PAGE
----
A Vancouver Sun blog (2008) points out an interesting point about the 2010 Olympic programs: in some sports, female athletes are listed as women, in others, as ladies. Koivula (1998) makes mention of the "ladies" vs. "men" dichotomy, but focuses more on the coverage given to men's and women's sports on Swedish television (women's sports receiving less than 10% of the airtime). Women were also more likely to be infantilized (e.g. "young lady"/"girl") vs. men, even controlling for athlete age. The infantilism is also noted by Bernstein and Galily (2008) in their analysis of Israeli sports coverage. Finally, Koivula notes that female athletes were referred to by first names four times as often as male athletes, which she suggests may be a sign of decreased respect in comparison.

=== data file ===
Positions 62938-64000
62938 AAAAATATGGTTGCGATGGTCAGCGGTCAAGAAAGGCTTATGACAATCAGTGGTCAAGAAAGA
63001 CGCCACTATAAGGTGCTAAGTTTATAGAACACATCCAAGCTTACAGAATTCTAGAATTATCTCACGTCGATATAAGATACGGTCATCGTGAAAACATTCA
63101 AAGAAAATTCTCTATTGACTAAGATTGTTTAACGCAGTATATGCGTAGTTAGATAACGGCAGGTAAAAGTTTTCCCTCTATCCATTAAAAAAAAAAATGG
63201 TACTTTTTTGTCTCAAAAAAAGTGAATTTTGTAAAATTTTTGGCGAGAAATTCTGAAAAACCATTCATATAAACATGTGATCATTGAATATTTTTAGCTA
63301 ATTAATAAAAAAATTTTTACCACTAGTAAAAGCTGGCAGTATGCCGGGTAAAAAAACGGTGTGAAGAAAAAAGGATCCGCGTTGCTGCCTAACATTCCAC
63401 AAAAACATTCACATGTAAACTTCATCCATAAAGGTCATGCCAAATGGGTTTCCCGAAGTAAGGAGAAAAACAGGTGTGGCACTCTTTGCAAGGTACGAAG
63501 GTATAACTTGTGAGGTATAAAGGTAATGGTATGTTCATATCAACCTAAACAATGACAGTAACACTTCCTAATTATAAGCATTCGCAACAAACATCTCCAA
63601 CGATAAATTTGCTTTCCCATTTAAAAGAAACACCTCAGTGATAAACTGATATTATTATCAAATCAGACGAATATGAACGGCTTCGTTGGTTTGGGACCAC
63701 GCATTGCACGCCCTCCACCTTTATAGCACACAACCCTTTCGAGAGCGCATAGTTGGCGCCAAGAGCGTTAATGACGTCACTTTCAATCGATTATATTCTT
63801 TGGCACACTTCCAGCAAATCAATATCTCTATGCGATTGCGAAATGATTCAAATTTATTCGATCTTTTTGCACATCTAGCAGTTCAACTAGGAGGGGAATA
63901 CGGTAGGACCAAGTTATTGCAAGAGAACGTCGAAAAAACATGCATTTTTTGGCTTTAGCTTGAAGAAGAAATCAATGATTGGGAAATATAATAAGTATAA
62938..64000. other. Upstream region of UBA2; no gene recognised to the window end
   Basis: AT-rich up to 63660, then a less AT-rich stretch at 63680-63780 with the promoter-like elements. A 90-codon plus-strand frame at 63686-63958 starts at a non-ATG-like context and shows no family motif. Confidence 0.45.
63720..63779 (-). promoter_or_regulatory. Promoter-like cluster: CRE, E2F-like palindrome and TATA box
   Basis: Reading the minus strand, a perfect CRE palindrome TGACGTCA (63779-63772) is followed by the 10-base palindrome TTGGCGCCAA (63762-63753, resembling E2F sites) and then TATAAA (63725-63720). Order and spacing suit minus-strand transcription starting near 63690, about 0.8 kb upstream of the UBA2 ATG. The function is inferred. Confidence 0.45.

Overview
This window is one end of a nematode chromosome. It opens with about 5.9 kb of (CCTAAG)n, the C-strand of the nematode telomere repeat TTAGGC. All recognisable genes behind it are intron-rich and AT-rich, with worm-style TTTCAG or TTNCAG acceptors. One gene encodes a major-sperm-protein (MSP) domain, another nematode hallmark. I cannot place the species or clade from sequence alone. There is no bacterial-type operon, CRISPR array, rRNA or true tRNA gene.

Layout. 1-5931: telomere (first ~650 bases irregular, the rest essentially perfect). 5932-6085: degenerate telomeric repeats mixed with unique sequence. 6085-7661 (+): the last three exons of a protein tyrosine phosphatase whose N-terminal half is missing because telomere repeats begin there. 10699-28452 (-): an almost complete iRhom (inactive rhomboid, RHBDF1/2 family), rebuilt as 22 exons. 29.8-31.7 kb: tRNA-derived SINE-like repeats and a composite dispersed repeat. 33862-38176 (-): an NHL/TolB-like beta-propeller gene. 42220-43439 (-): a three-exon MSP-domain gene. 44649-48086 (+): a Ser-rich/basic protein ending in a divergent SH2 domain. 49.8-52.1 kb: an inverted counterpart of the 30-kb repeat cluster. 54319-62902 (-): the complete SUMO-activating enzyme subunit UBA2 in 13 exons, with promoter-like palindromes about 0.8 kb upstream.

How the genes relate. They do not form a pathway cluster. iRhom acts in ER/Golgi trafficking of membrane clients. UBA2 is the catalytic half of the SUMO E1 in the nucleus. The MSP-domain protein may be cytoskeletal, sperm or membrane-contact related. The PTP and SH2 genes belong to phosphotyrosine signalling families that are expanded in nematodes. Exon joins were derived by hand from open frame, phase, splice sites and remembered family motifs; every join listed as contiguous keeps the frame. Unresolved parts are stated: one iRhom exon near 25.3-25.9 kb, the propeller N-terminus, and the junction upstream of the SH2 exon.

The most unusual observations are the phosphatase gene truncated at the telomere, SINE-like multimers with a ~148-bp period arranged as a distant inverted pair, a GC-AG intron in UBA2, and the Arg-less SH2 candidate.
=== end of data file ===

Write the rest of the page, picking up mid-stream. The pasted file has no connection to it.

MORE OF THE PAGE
The difference in coverage of men's and women's sports always struck me as a difference in sponsorship funding, but the ladies/women issue made me think about it again. I guess I didn't really need more proof of institionalized sexism, but the fact that I keep finding it makes me think about the Discordian Law of Fives: if you look for a connection, you'll find one.
That being said, I still find that ESPN is probably the biggest liberal news source on television. In my experience, ESPN spends more time reporting on women, minorities, glbt issues, and the handicapped than any of "real" news networks, and with more respect.
Off topic, check out Mir Kamin's collection of responses (2008) to the NYT article on the ISDP covered last month (9/9/08).
Dan4th copies comments to and from DifferenceBlog.com and Diffblog on LJ.
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